What is a good excuse for not updating a blog for the best part of nine months?
If there is such a thing as a good excuse, I may just have one!
I have been kept very busy over the past few months writing a book! Well, to be exact, I have co-authored a book…
It won’t come as much of a shocker that my first book is about rugby… But it is very much so a rugby book with a difference…
I am in excellent company in Six Nations, Two Stories as my co-author is the esteemed Peter O’Reilly of The Sunday Times. It is a huge honour for me to share the book with Peter as he is a writer, I would have really admired and enjoyed reading growing up.
It was also very special to be working with The O’Brien Press because as a teenager, one of their young adult titles Sisters, No Way! by Siobhan Parkinson was one of my very favourite books and I read it and re re-read it, over, and over and over… So, to work with a publisher whose books you grew up reading is also a huge honour.
So, what is Six Nations, Two Stories about?
I would hope title helps to somewhat explain… Six Nations, Two Stories takes the reader back on the journey through Ireland’s TWO triumphant RBS 6 Nations campaigns of 2015… Both our men and women were crowned as the best in the northern hemisphere and Six Nations, Two Stories EQUALLY tells both stories.
Having both the men and the women’s journeys share a book but equally is what makes this what I hope is a very special project… Peter told the men’s story and I took the reader on the women’s journey…
As well as Six Nations, Two Stories chronicling the two ultimately victorious campaigns, it also tells two contrasting stories of rugby in Ireland today. With the men we follow the campaign of a professional side. Where as with the women, we are brought into a totally different world, that of the amateur athlete.
For my half of the project, I decided to tell each chapter, which represented a different match through the eyes of a different player or coach. I conducted in-depth interviews with player including the captain Niamh Briggs, out half Nora Stapleton, prop Ailis Egan, hooker Gillian Bourke, back row Paula Fitzpatrick wing Hannah Tyrrell and head coach Tom Tierney.
What blew me away was just how generous the girls and Tom were, not just with their time but also with how giving they were of themselves in the interviews. Their honesty around all sorts of issues on and off the field was terrific for me as a writer but from a human point of view, hearing them tell their stories was inspirational.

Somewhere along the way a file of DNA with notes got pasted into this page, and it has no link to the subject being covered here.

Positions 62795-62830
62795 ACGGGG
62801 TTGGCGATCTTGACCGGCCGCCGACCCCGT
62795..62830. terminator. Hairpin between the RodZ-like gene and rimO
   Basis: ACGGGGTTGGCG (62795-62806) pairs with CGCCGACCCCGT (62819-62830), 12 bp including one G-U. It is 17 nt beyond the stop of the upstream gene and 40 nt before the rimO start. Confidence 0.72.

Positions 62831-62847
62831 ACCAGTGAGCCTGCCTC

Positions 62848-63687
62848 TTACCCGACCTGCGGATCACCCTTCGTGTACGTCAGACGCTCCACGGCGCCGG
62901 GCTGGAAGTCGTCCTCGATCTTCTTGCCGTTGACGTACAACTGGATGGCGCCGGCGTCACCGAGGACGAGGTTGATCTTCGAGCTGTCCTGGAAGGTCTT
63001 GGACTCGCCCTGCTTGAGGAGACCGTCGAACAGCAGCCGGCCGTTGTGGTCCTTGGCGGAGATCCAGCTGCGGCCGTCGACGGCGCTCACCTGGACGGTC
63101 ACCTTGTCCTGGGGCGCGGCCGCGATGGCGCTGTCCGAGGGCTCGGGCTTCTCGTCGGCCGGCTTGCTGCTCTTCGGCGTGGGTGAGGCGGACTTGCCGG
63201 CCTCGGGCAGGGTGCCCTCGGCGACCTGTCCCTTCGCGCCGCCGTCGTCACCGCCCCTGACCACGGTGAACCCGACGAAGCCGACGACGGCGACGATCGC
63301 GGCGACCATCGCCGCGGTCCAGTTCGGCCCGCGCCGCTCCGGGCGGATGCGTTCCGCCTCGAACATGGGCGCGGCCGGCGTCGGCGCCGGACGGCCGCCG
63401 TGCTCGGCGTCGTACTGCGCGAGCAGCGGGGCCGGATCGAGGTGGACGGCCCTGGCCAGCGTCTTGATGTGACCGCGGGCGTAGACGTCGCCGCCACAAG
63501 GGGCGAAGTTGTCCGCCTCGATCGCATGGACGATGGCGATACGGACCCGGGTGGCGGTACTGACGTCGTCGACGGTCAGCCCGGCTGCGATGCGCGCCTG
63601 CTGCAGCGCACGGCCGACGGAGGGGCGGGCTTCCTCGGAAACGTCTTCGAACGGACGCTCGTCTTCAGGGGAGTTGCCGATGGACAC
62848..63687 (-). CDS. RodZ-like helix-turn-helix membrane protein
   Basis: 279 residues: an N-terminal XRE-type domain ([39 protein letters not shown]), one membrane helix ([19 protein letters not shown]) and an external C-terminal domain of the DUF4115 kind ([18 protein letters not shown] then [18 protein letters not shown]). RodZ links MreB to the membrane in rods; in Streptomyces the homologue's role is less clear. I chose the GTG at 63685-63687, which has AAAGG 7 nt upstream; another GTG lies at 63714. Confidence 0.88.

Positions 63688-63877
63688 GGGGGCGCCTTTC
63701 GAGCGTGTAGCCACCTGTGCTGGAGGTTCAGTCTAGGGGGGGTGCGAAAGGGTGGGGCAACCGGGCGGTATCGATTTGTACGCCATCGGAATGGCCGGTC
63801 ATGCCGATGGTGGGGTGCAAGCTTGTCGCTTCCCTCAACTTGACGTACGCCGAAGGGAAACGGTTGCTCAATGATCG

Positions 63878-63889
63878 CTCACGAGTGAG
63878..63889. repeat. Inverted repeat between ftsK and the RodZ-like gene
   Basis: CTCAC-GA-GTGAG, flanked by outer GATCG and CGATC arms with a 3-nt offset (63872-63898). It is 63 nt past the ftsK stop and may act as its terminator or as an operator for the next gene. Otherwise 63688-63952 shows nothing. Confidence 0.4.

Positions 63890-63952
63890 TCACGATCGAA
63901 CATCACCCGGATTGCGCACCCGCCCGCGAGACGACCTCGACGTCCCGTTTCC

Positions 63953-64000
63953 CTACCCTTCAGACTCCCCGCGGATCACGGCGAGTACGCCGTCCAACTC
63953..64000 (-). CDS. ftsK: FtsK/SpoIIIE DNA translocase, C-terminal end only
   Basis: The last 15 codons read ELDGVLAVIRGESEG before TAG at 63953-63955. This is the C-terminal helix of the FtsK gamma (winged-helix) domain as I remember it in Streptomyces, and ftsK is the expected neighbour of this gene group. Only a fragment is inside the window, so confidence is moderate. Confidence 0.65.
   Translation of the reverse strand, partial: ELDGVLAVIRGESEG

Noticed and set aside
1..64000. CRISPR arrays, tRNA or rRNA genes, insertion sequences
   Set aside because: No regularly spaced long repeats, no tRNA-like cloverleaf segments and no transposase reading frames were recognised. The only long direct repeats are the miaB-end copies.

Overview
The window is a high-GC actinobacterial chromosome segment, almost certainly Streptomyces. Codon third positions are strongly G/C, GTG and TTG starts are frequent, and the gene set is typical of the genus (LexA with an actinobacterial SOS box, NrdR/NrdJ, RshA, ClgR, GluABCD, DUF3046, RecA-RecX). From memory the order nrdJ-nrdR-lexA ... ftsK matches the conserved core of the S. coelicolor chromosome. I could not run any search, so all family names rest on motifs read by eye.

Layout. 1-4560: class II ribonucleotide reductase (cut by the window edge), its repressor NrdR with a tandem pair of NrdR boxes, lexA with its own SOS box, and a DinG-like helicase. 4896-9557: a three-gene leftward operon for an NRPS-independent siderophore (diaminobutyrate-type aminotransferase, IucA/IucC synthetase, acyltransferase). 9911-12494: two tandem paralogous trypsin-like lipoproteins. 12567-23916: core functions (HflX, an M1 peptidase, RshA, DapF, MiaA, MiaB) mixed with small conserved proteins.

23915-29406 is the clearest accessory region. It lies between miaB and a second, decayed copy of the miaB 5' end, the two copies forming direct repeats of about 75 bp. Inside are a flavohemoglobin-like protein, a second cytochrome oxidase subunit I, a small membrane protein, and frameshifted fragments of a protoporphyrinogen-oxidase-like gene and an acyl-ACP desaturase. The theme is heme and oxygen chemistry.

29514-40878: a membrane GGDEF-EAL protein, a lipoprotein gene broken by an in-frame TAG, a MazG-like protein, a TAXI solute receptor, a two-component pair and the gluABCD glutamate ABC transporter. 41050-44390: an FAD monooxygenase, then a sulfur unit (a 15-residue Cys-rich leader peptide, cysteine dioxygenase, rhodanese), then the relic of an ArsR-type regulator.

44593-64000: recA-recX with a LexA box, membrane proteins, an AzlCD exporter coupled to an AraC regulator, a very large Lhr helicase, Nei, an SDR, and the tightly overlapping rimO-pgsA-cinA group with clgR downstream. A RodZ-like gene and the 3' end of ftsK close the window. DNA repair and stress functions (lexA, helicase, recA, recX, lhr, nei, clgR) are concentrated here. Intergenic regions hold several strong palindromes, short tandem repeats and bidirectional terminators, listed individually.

I was at a point in my writing where, I was starting to worry that there was not a space for a sports features writer such as myself in the current media landscape in Ireland. I doubted if I could ever make a real living from sports writing. It wasn’t that my writing wasn’t good enough, it was just that in the age of click bait and virals and how celebrity sells, how someone like me could make a real career from sports writing? I had freelance work I enjoyed but it wasn’t a full career…
As a result of these anxieties, I was in danger of losing my joie de vie for sports for writing… However, I will be forever grateful to Ireland’s women for sharing their stories with me as they helped me to rediscover why I wanted to be sports writer in the first place.
I had previously felt somewhat guilty for not focusing on the women’s game more prior to Ireland’s women’s 2013 Grand Slam. But I always believed to be the best sports journalist I could be I had to cover the pinnacle of rugby and that was the men’s professional game. There are such strong opinions around sport and gender; I don’t want this post to be about that…
As a sports writer, I was merely looking in at this team of amazing women as an outsider. As I researched my part of Six Nations, Two Stories, I always told the players that this was their story and I was merely telling it. I hope that I did a good job telling it.
I also hope that as many people as possible can be inspired by this amazing squad of players, as I was…
It was also wonderful working with The O’Brien Press. To be given the opportunity to be involved in a project such as this as a first time author means the world to me.
A huge thank you to Michael O’Brien, Ivan O’Brien, Peter O’Reilly, project manager Nicola Reddy, the brilliant Brendan O’Brien (editor extraordinaire) and PR and marketing guru Geraldine Feehily and a huge thank you to Ger Siggins also for his guidance.